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08/04/87 the People of the State of v. Alfonso Bennett

August 4, 1987

THE PEOPLE OF THE STATE OF ILLINOIS, PLAINTIFF-APPELLEE

v.

ALFONSO BENNETT, DEFENDANT-APPELLANT



APPELLATE COURT OF ILLINOIS, FIRST DISTRICT, SECOND DIVISION

511 N.E.2d 1340, 159 Ill. App. 3d 172, 111 Ill. Dec. 45 1987.IL.1119

Appeal from the Circuit Court of Cook County; the Hon. Thomas A. Hett, Judge, presiding.

APPELLATE Judges:

PRESIDING JUSTICE SCARIANO delivered the opinion of the court. HARTMAN and BILANDIC, JJ., concur.

DECISION OF THE COURT DELIVERED BY THE HONORABLE JUDGE SCARIANO

Defendant-appellant Alfonso Bennett (Bennett) was arrested on November 17, 1983, and charged with murder in connection with the November 25, 1980, shooting death of Lenora Mitchell (Lenora). At the time of the shooting, Bennett and Lenora were dating, although previously they had lived together. Pursuant to a court order, Bennett was examined by two psychiatrists prior to trial, both of whom concluded that he was fit to stand trial. A jury subsequently found Bennett guilty of the charged offense, and the court sentenced him to a 40-year term of imprisonment.

On appeal, Bennett contends that: (1) he was not proved guilty beyond a reasonable doubt; (2) he was denied a fair trial because the State allegedly emphasized inadmissible hearsay evidence; (3) he was denied a fair trial for the additional reason that the State in closing argument allegedly encouraged the jury to fabricate a motive; (4) he was denied his due process right not to be tried while mentally incompetent; and (5) the imposition of a 40-year term of imprisonment constituted an abuse of discretion. We affirm.

The record discloses that Samuel Crossley, an usher at Monumental Faith Evangelical Church located at 73rd Street and Chappel Avenue in Chicago, testified that he saw Bennett and Lenora together at evening services on the day of the shooting. Crossley recalled that they disrupted the service by repeatedly exiting and entering the church. He went to the couple's pew to see what the problem was and learned that Bennett wanted to leave, whereupon Bennett proceeded to go to his car without Lenora. Crossley agreed to escort Lenora to the car in order for her to retrieve her purse, but when Lenora attempted to open the car door, Bennett "took off" without permitting Lenora to reclaim the purse.

After the service, Crossley and his wife drove Lenora to her home at 102nd and State Streets. He testified that as Lenora walked up to her house he heard two gunshots, saw two bright flashes, and observed Lenora fall backwards. Crossley could not see who fired the shots. He immediately left the scene and "flagged down" a police car.

However, nothing could be done to save Lenora. Dr. Tae An, a pathologist with the Cook County medical examiner's office, testified that he performed an autopsy on Lenora the day after the shooting and determined that she died as a result of bullet wounds to the head and chest which lacerated her brain, liver, and aorta. In examining the body, Dr. An retrieved a bullet that had lodged inside Lenora's skull and forwarded it to the Chicago police department crime laboratory.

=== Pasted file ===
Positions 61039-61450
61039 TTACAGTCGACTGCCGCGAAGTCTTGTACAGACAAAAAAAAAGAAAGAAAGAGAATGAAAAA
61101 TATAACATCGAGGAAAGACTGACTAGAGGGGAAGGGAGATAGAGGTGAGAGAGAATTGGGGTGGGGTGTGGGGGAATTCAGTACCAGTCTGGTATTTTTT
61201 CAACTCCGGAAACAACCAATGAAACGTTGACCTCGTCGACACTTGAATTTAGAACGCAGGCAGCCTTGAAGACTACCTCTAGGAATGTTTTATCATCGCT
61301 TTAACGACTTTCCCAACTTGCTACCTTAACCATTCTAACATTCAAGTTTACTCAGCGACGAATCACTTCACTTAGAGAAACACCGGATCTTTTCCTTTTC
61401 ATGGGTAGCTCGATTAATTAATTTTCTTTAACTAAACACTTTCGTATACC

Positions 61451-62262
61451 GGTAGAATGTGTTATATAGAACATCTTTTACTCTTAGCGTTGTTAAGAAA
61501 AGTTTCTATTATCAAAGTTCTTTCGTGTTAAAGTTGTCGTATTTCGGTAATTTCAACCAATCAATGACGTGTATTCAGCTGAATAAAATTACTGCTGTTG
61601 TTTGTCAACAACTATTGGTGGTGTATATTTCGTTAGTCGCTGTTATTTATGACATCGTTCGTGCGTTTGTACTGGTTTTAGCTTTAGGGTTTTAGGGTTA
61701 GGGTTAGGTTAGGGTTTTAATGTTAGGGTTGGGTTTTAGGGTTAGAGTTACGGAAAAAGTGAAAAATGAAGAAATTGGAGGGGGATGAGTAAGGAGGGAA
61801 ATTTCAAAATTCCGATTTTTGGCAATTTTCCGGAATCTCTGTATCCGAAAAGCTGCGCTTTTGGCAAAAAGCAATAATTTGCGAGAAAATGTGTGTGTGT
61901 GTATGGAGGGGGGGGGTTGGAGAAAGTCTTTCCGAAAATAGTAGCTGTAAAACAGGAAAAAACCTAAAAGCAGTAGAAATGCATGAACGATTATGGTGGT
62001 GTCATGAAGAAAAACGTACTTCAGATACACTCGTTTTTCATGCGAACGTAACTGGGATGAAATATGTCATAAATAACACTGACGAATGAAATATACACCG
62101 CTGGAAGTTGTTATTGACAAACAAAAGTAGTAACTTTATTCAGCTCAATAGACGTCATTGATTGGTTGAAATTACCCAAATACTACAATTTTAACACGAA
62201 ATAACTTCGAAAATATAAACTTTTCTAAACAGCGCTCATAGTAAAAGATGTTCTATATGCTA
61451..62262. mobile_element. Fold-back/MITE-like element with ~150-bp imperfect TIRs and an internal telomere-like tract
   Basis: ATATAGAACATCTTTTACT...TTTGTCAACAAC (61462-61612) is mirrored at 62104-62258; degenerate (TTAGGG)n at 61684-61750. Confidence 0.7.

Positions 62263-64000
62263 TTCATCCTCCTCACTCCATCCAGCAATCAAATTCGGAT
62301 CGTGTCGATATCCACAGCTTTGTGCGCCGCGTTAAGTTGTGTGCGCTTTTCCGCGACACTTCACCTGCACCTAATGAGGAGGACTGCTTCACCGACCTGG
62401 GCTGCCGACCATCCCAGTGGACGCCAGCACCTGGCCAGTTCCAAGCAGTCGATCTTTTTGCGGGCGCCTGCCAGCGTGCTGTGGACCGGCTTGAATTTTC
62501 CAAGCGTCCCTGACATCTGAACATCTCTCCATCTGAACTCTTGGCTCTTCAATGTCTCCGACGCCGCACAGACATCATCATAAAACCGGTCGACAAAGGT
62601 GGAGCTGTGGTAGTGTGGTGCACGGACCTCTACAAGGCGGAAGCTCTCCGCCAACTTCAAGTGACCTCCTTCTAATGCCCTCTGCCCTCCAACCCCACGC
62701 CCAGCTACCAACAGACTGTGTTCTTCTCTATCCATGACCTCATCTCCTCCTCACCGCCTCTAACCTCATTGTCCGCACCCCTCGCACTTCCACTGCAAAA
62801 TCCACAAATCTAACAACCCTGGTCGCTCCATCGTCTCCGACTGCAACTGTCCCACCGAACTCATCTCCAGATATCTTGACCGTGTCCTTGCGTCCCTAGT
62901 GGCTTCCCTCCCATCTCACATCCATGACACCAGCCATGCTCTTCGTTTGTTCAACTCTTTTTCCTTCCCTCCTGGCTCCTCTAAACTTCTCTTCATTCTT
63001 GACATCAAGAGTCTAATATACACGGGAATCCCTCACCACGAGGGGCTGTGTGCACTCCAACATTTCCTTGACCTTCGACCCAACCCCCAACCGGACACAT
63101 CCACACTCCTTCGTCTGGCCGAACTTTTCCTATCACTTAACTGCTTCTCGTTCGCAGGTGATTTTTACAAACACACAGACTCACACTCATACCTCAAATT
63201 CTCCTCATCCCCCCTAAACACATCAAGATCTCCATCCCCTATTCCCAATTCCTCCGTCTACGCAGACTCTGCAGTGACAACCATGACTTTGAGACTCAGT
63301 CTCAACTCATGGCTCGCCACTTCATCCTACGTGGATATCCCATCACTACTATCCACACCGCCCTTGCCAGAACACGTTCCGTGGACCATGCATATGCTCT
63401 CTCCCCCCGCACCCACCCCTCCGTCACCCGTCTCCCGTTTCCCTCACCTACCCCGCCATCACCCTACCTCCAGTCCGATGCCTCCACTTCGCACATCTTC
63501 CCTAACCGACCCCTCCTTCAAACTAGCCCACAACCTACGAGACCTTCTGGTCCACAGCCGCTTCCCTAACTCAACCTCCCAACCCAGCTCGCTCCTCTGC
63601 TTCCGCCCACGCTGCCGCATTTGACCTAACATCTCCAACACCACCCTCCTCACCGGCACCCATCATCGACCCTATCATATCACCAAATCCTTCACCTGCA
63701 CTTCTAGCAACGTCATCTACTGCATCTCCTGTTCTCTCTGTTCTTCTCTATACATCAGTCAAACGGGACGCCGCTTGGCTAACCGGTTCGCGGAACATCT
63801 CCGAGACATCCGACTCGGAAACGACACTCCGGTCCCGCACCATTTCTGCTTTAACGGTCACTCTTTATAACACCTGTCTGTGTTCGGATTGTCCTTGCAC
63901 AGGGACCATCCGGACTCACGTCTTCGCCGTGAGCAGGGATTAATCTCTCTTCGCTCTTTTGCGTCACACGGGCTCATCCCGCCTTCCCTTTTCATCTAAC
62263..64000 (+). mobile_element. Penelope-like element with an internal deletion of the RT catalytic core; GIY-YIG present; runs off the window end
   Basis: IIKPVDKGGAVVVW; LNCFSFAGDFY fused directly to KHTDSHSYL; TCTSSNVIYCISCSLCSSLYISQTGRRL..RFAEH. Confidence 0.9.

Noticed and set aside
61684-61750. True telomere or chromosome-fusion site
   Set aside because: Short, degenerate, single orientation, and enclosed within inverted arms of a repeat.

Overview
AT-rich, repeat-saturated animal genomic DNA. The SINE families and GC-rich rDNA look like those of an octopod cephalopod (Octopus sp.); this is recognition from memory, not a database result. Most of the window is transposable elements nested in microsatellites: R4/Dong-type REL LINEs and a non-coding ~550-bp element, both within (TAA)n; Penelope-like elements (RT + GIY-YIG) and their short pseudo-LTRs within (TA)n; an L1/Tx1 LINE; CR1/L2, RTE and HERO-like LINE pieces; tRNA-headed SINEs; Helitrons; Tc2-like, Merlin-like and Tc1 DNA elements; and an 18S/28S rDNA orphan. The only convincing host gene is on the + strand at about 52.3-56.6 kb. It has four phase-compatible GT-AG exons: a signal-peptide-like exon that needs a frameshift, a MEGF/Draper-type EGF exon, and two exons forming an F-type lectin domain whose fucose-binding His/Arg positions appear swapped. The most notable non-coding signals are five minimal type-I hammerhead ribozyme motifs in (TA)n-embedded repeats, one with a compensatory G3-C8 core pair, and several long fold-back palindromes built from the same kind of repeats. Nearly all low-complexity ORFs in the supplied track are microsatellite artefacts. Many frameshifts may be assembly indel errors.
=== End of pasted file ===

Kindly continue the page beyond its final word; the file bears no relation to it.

Chicago police detective David Dioguardi testified that he was assigned to investigate Lenora's death. He stated that he tried to discover Bennett's whereabouts immediately after the incident, but was unable to do so until Bennett voluntarily appeared at the police station the day after the shooting, inexplicably bringing with him Lenora's purse, and asked the police why they wanted to talk to him. After the detective explained the reason for seeking him, Bennett told Dioguardi that on the day of the shooting he picked Lenora up at work, that they attended church, but that he wanted to leave the service because he did not like the sermon. Bennett admitted to Dioguardi that he argued with Lenora at the church concerning the quality of the sermon and that he wanted to leave. The witness recalled that Bennett claimed that after leaving the church he went to the Godfather cocktail lounge at 77th and Halsted Streets before returning home at 2 or 2:30 a.m.

After this initial conversation, Bennett was detained by the police until Dioguardi and his partner again interrogated him several hours later regarding certain inconsistencies in his earlier statements. In response to these questions, Bennett told them that his twin brother "Ronnie," whom he characterized as a "violent and evil person," was probably responsible for Lenora's death. Dioguardi further related that Bennett stated that Ronnie probably hid the murder weapon under his bed at home. Shortly after receiving this information, Dioguardi executed a valid search warrant of what he believed, based on his supplemental police reports, to be Bennett's residence located at 49 E. 103rd Place.

Though the search did not uncover any weapons, Dioguardi recalled that a woman who identified herself as Bennett's mother was at the house during the search and that he talked to her about whether Bennett had a twin brother named Ronnie. The court sustained the defense's objection to the State's inquiry into what Bennett's mother may have told Dioguardi about the twin brother. He was permitted to testify, however, to a subsequent conversation he had with Bennett, in which he informed him that he had learned that Bennett did not have a twin brother, but that on occasion Bennett would refer to himself as Ronnie or assert that Ronnie had done something for which Bennett was blamed. Dioguardi emphasized, in his testimony, that Bennett's middle name was Ronnie. The detective related that upon being confronted with this evidence, Bennett admitted that he did not have a twin brother and that he himself was Ronnie. Bennett was not arrested at this time; instead, he was released from detention.